Thursday, December 20, 2012

Chicanonautica: No Mayan Apocalypse, Just a New Baktún

This is going up on December 20, 2012, so Happy New Baktún Eve! Yeah, I know a lot of folks are expecting asteroids, comets, polar shifts, flying saucers, zombies and other madness, but not me. I’ve been through this End of the World thing a few times, and I also know something about the Maya, so I’ve got a few things to say.

Back in the Nineties, I was desperadoing it on an awful temporary job. One of my co-workers had a kidney infection, the other had the Grim Reaper tattooed on each of his skeletal arms. Mr. Kidney Infection went on and on about how he was at an all-day lecture by a “Navajo shaman” who said the world was coming to an end in a couple of months, stating astronomical fantasies out of 20th century pseudoscience rather than Diné cosmology. Mr. Grim Reaper disagreed: “The Bible says the world’s gonna end in the year 2000.” I did my best to stay out of it.
Then there was the whole Y2K thing. Doesn’t anybody remember that? I wonder what happened to all those generators and gas masks people were stocking up on?

And, of course, there’s already a backlash. “If the Mayans say they could predict the end of the world, how come they didn’t see their own demise? Yuk! Yuk! Yuk!” By the way, it’s Maya, not “Mayans.” Maya are the people. Their stuff is Mayan. Talking about “Mayans” just shows that you don’t know what you’re talking about.

The culture of the Maya fell due to drought, small pox, and European invaders, but they did not die off. There are around seven million of them living in southern Mexico and Central America.

I’ve been to Mayalandia. Once you get down to the tropics, deserts give way to jungles, and the people are small and brown with faces out of Mayan art. They often speak the local Mayan dialect instead of Spanish. The names of towns and streets are heavily Mayan.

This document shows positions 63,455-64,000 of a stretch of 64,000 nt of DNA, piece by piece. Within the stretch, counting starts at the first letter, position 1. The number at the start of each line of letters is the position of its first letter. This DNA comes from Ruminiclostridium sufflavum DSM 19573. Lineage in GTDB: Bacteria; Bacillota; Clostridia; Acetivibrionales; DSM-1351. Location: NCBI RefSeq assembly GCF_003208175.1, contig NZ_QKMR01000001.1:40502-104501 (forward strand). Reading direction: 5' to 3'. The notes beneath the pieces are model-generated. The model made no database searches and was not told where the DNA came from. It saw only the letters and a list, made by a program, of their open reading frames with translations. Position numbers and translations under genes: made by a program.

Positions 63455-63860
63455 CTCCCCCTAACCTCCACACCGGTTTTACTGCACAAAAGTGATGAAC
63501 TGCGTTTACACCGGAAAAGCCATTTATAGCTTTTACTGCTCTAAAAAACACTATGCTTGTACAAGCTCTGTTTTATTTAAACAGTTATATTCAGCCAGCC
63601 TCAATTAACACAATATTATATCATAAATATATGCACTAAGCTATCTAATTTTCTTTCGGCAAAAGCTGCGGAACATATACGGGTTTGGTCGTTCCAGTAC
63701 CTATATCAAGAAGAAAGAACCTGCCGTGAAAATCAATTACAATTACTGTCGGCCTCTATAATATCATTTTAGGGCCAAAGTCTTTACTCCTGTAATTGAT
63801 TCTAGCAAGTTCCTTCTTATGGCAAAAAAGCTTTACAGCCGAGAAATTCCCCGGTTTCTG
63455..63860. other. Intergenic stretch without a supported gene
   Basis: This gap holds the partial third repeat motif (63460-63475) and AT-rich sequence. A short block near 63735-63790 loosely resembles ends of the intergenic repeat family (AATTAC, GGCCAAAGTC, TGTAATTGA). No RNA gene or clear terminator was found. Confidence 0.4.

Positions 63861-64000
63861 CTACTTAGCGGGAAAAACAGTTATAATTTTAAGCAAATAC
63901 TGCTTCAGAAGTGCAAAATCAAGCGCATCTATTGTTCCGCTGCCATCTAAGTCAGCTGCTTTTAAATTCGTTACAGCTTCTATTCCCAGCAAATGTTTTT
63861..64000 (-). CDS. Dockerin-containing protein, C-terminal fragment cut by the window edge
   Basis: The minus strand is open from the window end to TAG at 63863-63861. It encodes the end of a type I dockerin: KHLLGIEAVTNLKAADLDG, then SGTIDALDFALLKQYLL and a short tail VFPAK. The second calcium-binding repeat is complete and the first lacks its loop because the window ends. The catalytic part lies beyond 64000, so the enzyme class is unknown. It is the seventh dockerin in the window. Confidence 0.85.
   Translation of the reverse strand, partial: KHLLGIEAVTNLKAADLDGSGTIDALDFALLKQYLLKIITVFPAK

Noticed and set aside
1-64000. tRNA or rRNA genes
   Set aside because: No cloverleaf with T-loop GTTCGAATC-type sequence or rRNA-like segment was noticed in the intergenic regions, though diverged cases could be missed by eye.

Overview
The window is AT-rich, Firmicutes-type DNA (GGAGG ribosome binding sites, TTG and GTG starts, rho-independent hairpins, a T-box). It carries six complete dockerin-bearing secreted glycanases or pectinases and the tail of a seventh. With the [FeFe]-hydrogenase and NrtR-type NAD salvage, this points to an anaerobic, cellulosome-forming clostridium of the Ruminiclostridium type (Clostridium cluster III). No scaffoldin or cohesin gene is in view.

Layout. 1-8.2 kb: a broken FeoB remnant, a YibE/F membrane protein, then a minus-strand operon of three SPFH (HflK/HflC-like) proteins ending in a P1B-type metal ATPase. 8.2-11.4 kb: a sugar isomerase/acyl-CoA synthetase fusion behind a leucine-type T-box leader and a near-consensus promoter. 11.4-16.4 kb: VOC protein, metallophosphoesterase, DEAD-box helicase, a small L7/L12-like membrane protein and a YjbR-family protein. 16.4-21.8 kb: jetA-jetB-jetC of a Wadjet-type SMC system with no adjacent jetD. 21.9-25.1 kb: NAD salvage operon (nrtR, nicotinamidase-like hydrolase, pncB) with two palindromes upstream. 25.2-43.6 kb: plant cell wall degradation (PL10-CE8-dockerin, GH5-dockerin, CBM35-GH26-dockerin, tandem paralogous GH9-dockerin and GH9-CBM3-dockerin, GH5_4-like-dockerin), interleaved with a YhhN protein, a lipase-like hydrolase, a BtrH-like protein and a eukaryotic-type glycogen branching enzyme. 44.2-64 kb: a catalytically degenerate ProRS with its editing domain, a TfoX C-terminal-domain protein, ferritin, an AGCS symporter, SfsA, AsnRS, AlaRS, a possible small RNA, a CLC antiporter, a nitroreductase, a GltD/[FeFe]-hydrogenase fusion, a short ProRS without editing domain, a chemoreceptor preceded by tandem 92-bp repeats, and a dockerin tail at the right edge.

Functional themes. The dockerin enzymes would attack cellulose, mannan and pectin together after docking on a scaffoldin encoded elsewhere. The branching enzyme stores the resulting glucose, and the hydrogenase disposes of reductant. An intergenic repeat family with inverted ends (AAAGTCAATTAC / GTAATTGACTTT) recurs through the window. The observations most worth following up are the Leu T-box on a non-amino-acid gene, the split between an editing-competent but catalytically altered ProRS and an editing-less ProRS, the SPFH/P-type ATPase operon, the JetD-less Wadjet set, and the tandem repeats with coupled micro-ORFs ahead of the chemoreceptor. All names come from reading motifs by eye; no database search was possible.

Also, there are Maya in the United States these days. People who think they are smarter than the “Mayans,” have their heads too far up their butts to recognize the Mayas cleaning toilets and mowing lawns in their towns. 

What we have here is a case of classic snake oil in postmodern New Age packaging. You didn’t hear about it until the Seventies and Eighties. Before that, the fact that the Mayan calendar ended at Baktún 13 wasn’t considered a big deal. 13 is considered a lucky number, so why not end it there? The alternative would be to keep computing the calendar forever. But the snake oil salesmen got ahold of it, and folks just seem to love hearing that the world is coming to an end.

You don’t have be factual. You don’t have to be accurate. The popular image of the “Mayan calendar” we’re seeing all over the interwebs is really the Aztec Sunstone.

So get over it. It’s just a new baktún. 144,000 days. About 394 years. Plenty of time.

Why aren’t we celebrating beginning of Baktún 14, or the restarting of the Long Count cycle, the Sixth Sun? What’s the matter? Don’t you want a future? Happy New Baktún, cabrónes! 

Ernest Hogan is the Chicano author of the pre-Columbian-themed, underground science fiction cult novels Cortez on Jupiter and Smoking Mirror Blues. Another, High Aztech, will become available in Baktún 14.

1 comment:

msedano said...

same to you and yours. at midnight on,
let's sing a chorus of "Old Lang Zaine," whoever he was.